LGBTQ

Updated at 6:20 p.m. ET

After North Carolina's governor filed a lawsuit asking federal courts to keep in place a controversial law that places limits on transgender access to bathrooms, the U.S. Justice Department responded with a lawsuit of its own.

One of the 24 units for homeless youth at Phoenix Rising, a place for young adults ages 18-25 needing shelter and treatment for addiction.
KUOW Photo/Ruby de Luna

Homeless youth with substance abuse problems will have a place in King County to get help beginning this month.

The groups facing off on the proposed ballot measure are Just Want Privacy and Washington Won't Discriminate.
KUOW Photo/Amy Radil

A group in Washington state wants to force transgender people to use bathrooms and locker rooms corresponding to their biological sex.

Supports of Capitol Hill's Lambert House march in the 2008 Pride parade.
Flickr Photo/Angela Stefanski (CC BY NC2.0)/https://flic.kr/p/51aHcy

Bill Radke speaks with Alan Andrews-Katz about why he is helping the Lambert House stay on Capitol Hill. The house provides services and support to LGBTQ youth. For 25 years, the Lambert House has been located in a Victorian home on Capitol Hill. The owner is selling. Lambert House has until the end of the year to raise $2 million. 

Seattle band Tacocat performs at Mississippi Studios in Portland, Oregon on July 17, 2015.
Flickr Photo/darklenzes (CC BY SA 2.0)/https://flic.kr/p/wbRtLb

Bill Radke speaks with Emily Nokes from Seattle-based feminist punk band Tacocat about their decision to play a concert in Durham, North Carolina, to support the LGBTQ community.

Bruce Springsteen and Pearl Jam canceled their concerts after North Carolina passed a law that curbed legal protections for gay and transgender citizens.

Skyler Kelly and his younger brother Luke
Courtesy of Tiffany Kelly

"I just always felt like a boy."

Nine-year-old Skyler Kelly was born a girl. But he didn't feel like a girl. From a very young age he knew he was supposed to be a boy. He can't explain how he knew. He just felt like a boy. 

Bruce Springsteen has canceled his show scheduled for Sunday in North Carolina as a show of "solidarity" with the people and businesses protesting the state's recently passed HB2 law, which requires that transgender people only use bathrooms that correspond with their sex at birth.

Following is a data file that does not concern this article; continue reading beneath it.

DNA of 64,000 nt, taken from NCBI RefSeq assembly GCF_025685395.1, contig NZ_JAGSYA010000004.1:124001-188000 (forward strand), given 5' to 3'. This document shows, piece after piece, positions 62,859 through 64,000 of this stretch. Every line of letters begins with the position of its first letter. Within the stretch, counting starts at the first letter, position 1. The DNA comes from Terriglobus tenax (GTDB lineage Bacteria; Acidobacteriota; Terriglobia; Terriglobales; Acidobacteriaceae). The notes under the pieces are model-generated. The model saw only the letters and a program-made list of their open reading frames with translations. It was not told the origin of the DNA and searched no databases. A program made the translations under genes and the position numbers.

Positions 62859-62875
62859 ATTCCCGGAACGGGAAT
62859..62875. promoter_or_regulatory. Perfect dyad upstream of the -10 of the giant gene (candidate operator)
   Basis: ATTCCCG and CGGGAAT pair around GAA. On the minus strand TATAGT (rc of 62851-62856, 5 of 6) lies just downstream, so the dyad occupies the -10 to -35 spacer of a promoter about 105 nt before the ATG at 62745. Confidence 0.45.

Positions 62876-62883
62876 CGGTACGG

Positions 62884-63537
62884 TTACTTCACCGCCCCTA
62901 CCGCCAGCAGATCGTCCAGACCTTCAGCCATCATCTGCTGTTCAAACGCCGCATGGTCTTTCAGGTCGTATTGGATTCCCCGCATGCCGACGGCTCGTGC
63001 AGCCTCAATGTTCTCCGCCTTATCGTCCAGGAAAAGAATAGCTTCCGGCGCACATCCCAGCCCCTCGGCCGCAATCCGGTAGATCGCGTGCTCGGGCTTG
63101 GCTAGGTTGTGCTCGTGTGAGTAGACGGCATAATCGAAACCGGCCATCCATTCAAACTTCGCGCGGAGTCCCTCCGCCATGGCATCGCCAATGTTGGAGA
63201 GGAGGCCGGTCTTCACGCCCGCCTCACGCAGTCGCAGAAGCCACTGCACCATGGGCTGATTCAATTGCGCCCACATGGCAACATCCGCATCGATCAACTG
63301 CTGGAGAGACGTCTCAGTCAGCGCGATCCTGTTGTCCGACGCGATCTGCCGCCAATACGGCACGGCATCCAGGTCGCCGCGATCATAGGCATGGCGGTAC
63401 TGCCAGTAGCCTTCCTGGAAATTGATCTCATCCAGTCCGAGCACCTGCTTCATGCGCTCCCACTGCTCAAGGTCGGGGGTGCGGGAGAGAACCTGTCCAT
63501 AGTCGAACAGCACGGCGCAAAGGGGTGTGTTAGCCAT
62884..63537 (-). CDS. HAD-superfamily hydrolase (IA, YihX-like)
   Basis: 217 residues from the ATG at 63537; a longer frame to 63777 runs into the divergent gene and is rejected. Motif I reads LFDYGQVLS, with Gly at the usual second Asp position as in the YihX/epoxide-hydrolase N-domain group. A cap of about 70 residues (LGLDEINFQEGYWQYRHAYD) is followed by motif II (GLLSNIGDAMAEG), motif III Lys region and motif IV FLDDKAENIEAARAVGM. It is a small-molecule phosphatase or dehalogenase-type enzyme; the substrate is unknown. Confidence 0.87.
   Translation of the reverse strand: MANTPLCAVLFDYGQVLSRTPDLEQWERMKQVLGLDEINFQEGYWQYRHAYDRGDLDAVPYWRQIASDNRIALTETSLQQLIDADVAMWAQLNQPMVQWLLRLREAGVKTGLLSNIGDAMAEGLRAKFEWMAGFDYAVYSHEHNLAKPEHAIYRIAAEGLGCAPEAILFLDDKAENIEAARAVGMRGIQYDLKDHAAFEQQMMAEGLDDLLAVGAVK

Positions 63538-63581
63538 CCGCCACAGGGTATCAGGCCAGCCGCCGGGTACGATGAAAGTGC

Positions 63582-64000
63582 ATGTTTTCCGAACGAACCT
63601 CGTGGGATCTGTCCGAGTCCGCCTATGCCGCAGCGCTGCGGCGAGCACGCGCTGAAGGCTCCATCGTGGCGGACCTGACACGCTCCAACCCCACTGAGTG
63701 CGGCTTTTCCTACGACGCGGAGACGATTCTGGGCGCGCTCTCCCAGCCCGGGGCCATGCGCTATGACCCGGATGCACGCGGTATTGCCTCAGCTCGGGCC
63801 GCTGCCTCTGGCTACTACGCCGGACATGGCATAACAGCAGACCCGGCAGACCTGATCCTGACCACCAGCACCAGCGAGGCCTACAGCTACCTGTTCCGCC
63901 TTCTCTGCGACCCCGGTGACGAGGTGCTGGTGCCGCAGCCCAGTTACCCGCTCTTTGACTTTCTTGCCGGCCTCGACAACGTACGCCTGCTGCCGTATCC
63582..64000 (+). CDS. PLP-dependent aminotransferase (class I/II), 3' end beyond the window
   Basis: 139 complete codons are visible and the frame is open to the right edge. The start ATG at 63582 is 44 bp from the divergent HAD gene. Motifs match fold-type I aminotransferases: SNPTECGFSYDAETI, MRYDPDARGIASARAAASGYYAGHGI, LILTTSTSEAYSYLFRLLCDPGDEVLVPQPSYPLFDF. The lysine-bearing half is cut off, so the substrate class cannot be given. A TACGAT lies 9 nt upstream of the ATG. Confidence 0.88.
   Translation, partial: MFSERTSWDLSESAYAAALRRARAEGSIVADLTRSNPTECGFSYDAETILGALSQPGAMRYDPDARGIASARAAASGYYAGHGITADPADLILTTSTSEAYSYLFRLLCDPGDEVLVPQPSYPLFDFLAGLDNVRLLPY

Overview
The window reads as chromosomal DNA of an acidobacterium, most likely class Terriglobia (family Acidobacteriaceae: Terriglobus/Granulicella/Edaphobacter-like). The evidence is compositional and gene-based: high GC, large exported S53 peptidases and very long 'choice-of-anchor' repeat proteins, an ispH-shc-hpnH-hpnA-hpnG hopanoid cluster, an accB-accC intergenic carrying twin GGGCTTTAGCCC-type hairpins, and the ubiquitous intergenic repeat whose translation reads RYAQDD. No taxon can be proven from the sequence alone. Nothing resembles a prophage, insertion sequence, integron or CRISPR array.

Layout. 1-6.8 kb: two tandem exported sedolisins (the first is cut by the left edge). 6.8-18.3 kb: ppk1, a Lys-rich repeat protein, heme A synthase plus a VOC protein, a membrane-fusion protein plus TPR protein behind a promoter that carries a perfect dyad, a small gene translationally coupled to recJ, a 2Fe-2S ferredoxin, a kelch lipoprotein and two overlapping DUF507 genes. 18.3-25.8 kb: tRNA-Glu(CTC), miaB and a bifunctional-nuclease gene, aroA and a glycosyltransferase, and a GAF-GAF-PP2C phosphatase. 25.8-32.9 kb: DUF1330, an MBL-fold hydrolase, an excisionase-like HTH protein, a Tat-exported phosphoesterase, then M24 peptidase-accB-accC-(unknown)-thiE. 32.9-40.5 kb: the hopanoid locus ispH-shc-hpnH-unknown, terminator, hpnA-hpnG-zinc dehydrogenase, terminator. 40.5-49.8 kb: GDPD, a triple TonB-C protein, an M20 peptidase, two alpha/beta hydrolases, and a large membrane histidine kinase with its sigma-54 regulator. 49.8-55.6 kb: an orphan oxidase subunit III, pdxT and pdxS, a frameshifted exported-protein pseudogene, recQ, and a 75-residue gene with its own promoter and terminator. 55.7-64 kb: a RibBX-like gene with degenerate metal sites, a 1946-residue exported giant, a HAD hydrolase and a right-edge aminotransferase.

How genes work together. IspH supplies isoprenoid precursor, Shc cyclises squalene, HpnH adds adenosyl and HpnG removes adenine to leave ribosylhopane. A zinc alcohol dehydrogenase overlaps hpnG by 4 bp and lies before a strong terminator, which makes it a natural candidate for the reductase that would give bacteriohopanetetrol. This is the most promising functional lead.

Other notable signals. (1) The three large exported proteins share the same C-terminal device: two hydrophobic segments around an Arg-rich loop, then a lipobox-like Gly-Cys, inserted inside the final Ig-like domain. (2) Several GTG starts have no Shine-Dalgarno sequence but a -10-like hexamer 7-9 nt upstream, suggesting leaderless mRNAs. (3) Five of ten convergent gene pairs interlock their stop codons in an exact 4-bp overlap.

Demonstrators protesting passage of legislation limiting bathroom access for transgender people stand in front of the Charlotte-Mecklenburg Government Center in Charlotte, N.C., Thursday, March 31, 2016.
AP Photos/Skip Foreman

Bill Radke speaks with Laura Leslie, capitol bureau chief for WRAL in Raleigh, North Carolina. Seattle Mayor Ed Murray and Governor Jay Inslee have banned official city and state travel to North Carolina in response to a new law there that discriminates against LGBTQ people. 

Mississippi Gov. Phil Bryant has signed a controversial "religious freedom" bill into law.

The legislation, HB 1523, promises that the state government will not punish people who refuse to provide services to people because of a religious opposition to same-sex marriage, extramarital sex or transgender people.

Supporters say it protects the rights of people who are opposed to homosexuality but who now live in a country where same-sex marriage is a legal right.

Opponents say the law amounts to a state sanction for open discrimination.

This week, Mississippi lawmakers approved a bill called the "Protecting Freedom of Conscience from Government Discrimination Act."

Supporters describe it as a bill protecting religious freedom. Critics call it a sweeping bill giving state sanction to open discrimination against LGBT people.

The legislation, now sitting on the governor's desk, allows state employees to refuse to issue same-sex-marriage licenses and protects private companies and religious groups from being punished for denying a range of services to LGBT people.

It's now legal for couples in all U.S. states to adopt children — regardless of the couple's gender — after a federal judge struck down Mississippi's ban on same-sex adoption late Thursday.

Overturning a law that had stood since 2000, U.S. District Court Judge Daniel P. Jordan III said the ban violated the U.S. Constitution's equal protection clause. Mississippi's ban was the last of its kind in the U.S.

Suzanne Adams during her visit to KUOW.
KUOW Photo/Jenna Montgomery

Bill Radke speaks with Suzanne Adams about how her experiences as a former police chief and a transgender woman have helped her train Seattle Police Department officers on how to properly interact with the trans community.  

Btoo Allami (left) and Nayyef Hrebid (right) met in 2004, during the seige of Ramadi. Hrebid was a translator with the U.S. Marines, and Allami was an Iraqi soldier. "I saw him," says Hrebid, 'and I was like, oh my God, he is so handsome. He is perfect.'
KUOW Photo/Isolde Raftery

This is a story about love and war; love lost and love found again.

In 2004, Nayyef Hrebid was an interpreter for the U.S. Marines in Iraq, and Btoo Allami was a soldier with the Iraqi Army.

Ramadi General Hospital had been taken over by insurgents, and Hrebid and Allami were part of a mission to reclaim the hospital. It was a dangerous mission, in a dangerous city, at a dangerous time in the war. 

Bill Radke talks with Danni Askini about why she's running for an open seat in the 43rd legislative district of the Washington state House of Representatives. Askini is currently the executive director of the Gender Justice League.

The U.S. Supreme Court, without hearing oral argument, has unanimously reversed an Alabama Supreme Court ruling that denied parental rights to a lesbian adoptive mother who had split with her partner. The decision is a direct repudiation of an Alabama Supreme Court decision that refused to recognize a Georgia adoption.

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